“That’s all quite right, my dear fellow,” said Yartsev, and he sighed. “That only proves once again how rich and varied Russian life is. Ah, how rich it is! Do you know, I feel more convinced every day that we are on the eve of the greatest triumph, and I should like to live to take part in it. Whether you like to believe it or not, to my thinking a remarkable generation is growing up. It gives me great enjoyment to teach the children, especially the girls. They are wonderful children!”
Yartsev went to the piano and struck a chord.
“I’m a chemist, I think in chemical terms, and I shall die a chemist,” he went on. “But I am greedy, and I am afraid of dying unsatisfied; and chemistry is not enough for me, and I seize upon Russian history, history of art, the science of teaching music. . . . Your wife asked me in the summer to write an historical play, and now I’m longing to write and write. I feel as though I could sit for three days and three nights without moving, writing all the time. I am worn out with ideas—my brain’s crowded with them, and I feel as though there were a pulse throbbing in my head. I don’t in the least want to become anything special, to create something great. I simply want to live, to dream, to hope, to be in the midst of everything . . . . Life is short, my dear fellow, and one must make the most of everything.”
After this friendly talk, which was not over till midnight, Laptev took to coming to see Yartsev almost every day. He felt drawn to him. As a rule he came towards evening, lay down on the sofa, and waited patiently for Yartsev to come in, without feeling in the least bored. When Yartsev came back from his work, he had dinner, and sat down to work; but Laptev would ask him a questions a conversation would spring up, and there was no more thought of work and at midnight the friends parted very well pleased with one another.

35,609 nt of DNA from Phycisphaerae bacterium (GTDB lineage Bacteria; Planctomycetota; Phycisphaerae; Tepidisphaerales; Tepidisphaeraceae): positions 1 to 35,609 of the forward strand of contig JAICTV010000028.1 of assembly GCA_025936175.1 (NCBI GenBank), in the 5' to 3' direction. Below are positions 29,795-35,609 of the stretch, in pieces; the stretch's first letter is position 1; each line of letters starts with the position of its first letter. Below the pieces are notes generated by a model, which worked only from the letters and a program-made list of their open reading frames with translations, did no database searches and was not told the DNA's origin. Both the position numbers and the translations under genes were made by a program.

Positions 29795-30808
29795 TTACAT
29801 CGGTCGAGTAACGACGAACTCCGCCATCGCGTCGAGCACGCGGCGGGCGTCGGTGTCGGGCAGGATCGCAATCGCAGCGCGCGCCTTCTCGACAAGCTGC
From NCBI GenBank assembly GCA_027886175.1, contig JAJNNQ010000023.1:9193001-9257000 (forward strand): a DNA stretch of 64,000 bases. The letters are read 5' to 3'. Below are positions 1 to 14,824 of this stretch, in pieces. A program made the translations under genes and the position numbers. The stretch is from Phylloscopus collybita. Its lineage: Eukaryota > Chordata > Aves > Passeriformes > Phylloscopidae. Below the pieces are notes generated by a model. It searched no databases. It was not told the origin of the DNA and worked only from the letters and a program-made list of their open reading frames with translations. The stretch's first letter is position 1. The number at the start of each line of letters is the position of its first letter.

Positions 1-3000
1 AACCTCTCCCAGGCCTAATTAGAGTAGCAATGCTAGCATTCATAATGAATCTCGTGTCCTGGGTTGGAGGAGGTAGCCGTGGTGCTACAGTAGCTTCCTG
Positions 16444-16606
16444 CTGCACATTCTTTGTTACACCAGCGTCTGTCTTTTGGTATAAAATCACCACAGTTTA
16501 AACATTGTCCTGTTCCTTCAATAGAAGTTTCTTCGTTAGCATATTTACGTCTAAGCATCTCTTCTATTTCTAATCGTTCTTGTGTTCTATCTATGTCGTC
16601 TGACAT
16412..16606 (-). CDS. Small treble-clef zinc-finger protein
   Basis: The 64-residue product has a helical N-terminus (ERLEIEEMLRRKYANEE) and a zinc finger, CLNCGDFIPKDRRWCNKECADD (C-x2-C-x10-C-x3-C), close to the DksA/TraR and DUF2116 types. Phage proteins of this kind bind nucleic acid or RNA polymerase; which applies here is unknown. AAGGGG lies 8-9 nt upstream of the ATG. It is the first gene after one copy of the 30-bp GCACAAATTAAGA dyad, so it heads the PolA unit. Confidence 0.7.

But this did not last long. Arriving one day at Yartsev’s, Laptev found no one there but Polina, who was sitting at the piano practising her exercises. She looked at him with a cold, almost hostile expression, and asked without shaking hands:
“Tell me, please: how much longer is this going on?”
“This? What?” asked Laptev, not understanding.
“You come here every day and hinder Yartsev from working. Yartsev is not a tradesman; he is a scientific man, and every moment of his life is precious. You ought to understand and to have some little delicacy!”
“If you think that I hinder him,” said Laptev, mildly, disconcerted, “I will give up my visits.”
“Quite right, too. You had better go, or he may be home in a minute and find you here.”
The tone in which this was said, and the indifference in Polina’s eyes, completely disconcerted him. She had absolutely no sort of feeling for him now, except the desire that he should go as soon as possible—and what a contrast it was to her old love for him! He went out without shaking hands with her, and he fancied she would call out to him, bring him back, but he heard the scales again, and as he slowly went down the stairs he realised that he had become a stranger to her now.